BTW: What does the term "off trail riding" mean?  Some people see it as ungroomed trails and others have a more "back country" vision where riders go anywhere they want. At Jericho, are OHRV riders required to stay on a trail, or can they go anywhere? 

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I wheeled my Jeep at Jericho several times, we were required to stay on designated trails specifically cut for full sized rigs only

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On ‎1‎/‎27‎/‎2019 at 6:38 PM, WideOpenOrNothin said:

I took SmallEngines comment to you as;

the manufacturers bear responsibility for disregarding for rules of the sport they promote, they did so by. Instead of educational/proper promotion. They promoted mountain sleds like everywhere in America is the Mid West. 

As stewarts of the sport they took advantage of a money maker instead of what’s good in the long term 

That's exactly what I said. If you're not TAUGHT respect, only that the snowy landscape is your canvas like the advertisement, then that's what you get.

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6 hours ago, jhwentworth said:

I'd like to look at that study, is it available on the Internet?

Discretionary income figures tend to be "mushy"because the definition of the term is not clear. Is eating restaurant food discretionary? Is a college education discretionary? What kind of healthcare is discretionary?

That said, if you want to swim in some numbers: https://www.bls.gov/cex/#products

The national average spending for entertainment in 1995 was 5% of after tax income, and was 5.3% in 2017. Households in New York, New Jersey and Pennsylvania top the country in per capita discretionary income ($9,699). Ranking next are households in New England. In 2017, New Hampshire ranked #7 in the country in median household income, with Connecticut at #6 and Massachusetts at #4. Higher income people control most of the discretionary income, and they aren't spending it on snowmobiling.

Both snowmobiles and wheeled OHRVs are expensive toys that appeal to similar demographics, but are  OHRV registration numbers down?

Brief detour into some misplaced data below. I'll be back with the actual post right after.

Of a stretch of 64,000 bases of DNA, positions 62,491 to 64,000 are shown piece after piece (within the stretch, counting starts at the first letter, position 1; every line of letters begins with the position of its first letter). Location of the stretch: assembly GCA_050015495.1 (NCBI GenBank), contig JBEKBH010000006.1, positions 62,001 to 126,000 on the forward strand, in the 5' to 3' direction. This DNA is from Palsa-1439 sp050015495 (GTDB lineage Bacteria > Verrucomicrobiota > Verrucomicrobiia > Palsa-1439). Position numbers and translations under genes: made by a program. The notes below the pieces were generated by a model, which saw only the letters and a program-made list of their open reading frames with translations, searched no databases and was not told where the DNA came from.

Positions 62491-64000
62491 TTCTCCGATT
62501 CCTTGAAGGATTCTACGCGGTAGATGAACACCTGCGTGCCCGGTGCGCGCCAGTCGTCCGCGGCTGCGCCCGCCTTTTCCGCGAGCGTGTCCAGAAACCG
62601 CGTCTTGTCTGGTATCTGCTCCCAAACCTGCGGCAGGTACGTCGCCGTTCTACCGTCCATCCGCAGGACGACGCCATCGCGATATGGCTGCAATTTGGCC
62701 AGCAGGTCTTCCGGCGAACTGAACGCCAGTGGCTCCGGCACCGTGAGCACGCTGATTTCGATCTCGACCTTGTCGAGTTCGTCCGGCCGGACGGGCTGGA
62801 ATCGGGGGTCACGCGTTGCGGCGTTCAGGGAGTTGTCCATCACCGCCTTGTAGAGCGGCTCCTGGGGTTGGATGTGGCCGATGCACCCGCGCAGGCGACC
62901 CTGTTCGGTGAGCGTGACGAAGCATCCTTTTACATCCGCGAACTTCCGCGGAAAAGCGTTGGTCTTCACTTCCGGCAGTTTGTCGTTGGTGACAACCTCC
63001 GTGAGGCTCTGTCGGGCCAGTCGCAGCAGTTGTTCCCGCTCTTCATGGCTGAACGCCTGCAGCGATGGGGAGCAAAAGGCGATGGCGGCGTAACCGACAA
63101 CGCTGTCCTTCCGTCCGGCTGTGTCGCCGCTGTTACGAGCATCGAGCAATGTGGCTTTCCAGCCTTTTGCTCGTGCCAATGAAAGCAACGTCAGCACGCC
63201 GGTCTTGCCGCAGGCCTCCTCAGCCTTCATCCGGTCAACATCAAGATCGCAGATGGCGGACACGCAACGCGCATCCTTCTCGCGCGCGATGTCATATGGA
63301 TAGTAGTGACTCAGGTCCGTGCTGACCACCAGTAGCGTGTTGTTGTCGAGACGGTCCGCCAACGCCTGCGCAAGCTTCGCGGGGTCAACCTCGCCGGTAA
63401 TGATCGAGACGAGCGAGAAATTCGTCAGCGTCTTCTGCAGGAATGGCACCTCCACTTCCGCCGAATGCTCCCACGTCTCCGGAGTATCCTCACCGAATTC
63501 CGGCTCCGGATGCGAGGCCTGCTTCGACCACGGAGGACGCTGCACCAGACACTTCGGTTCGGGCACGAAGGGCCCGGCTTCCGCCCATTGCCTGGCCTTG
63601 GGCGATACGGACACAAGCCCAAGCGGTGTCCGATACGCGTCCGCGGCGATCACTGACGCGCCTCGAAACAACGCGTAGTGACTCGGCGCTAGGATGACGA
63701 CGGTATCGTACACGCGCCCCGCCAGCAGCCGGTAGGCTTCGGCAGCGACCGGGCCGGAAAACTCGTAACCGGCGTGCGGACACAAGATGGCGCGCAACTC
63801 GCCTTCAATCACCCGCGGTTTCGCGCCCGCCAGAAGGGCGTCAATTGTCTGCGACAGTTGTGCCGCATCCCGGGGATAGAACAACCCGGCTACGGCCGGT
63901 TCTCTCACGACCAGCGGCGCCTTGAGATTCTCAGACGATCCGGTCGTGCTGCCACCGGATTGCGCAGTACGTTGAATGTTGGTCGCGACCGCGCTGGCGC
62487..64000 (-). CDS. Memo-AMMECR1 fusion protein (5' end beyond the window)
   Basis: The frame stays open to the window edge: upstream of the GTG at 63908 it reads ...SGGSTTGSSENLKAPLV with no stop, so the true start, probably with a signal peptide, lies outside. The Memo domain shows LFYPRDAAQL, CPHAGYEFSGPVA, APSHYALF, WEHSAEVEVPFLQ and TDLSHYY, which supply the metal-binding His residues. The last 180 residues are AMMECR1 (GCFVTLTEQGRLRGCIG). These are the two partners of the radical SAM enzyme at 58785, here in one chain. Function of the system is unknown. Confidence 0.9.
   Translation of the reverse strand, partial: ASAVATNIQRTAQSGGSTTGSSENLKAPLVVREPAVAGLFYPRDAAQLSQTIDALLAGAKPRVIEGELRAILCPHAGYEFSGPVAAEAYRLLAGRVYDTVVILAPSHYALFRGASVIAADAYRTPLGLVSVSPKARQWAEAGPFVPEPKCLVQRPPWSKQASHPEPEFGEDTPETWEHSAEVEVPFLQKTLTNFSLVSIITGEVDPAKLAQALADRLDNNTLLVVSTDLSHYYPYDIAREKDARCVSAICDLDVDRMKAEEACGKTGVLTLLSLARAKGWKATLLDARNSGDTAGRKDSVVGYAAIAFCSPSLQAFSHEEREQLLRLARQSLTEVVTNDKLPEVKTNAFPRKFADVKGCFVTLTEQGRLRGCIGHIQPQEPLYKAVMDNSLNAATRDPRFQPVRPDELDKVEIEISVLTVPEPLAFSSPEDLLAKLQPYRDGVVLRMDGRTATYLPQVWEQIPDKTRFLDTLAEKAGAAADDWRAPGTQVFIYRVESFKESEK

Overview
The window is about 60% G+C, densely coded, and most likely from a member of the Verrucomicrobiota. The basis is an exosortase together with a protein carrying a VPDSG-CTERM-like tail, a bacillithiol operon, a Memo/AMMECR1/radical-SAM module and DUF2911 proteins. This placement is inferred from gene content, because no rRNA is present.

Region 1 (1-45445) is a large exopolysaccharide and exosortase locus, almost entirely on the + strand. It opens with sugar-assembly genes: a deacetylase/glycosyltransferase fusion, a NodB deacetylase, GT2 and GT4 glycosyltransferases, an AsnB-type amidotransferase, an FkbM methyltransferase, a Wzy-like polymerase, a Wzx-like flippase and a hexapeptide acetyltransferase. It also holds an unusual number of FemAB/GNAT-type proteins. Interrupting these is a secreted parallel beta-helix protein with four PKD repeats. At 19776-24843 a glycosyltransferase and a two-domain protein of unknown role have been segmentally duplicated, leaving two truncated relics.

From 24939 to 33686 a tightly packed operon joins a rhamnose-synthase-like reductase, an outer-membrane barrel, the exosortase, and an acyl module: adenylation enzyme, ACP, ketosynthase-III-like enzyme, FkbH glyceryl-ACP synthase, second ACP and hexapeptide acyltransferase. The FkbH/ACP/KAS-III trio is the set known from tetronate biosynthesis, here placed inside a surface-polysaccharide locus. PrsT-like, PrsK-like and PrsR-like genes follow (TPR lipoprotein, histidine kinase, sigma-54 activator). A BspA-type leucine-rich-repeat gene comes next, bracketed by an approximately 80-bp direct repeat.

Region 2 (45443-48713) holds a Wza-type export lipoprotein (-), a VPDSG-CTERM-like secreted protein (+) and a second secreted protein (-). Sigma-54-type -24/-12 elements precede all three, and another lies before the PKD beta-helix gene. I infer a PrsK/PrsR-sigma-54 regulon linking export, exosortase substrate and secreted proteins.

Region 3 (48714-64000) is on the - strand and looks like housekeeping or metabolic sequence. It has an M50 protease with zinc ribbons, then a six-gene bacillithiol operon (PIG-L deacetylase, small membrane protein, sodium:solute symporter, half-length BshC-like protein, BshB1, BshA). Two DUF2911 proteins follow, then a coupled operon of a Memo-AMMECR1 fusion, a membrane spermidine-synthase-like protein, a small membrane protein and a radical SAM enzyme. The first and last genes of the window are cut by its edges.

The long time record of 27532 wheeled OHRV registrations set in FY2007 was blown away in FY2016 with 30,618 registrations. In FY2016 there were 22,880 snowmobile registrations due to a no-snow winter. In FY2017, with snow on the ground,  snowmobiles registrations bounced back to 47,255 while wheeled OHRV's went up to 33,479. Wheeled OHRV's attract the same audience as sleds, but have had greater success, probably because there's always dirt just like boating always has water. Sledding in NH is mostly confined to club trails, and we've accumulated close to 7,000 miles of them from Hinsdale to Pittsburg. Trail maintenance, grooming, and construction is expensive. Fewer registrations and the same costly trail system, how does that compute?

BTW: What does the term "off trail riding" mean?  Some people see it as ungroomed trails and others have a more "back country" vision where riders go anywhere they want. At Jericho, are OHRV riders required to stay on a trail, or can they go anywhere? 

I couldn't find it. But back in those days... dial-up was considered advanced. It may exist in a Polaris archive.

We actually determine discretionary income based on standard of whether you are meeting current and future needs. The concept is that if you are not, then you are using income in a discretionary manner that should be going elsewhere. 

For a 21 yr old, an CFP would want to see 5% of gross annual income going to emergency fund savings, and another 15% minus any employer input toward retirement savings. Down payment for a home/etc would be above and beyond that. Around 30, is when we can get some real data and just plug it into a FiSt score. At that point, it corrects for age and household income pretty accurately, and it can be determined whether more income is being redirected. 

The increase in OHRV numbers was the prediction of the Polaris/Bombardier Study. They determined that when discretionary income became ''tight'' that shifts in recreational expenditure would occur to provide ''the most bang for the buck''. When asked about the spending numbers... they pointed out that household with high incomes had to have greater retirement savings to maintain that standard of living once employment ended... this is why the FiSt score attempts to base its numbers on annual household income.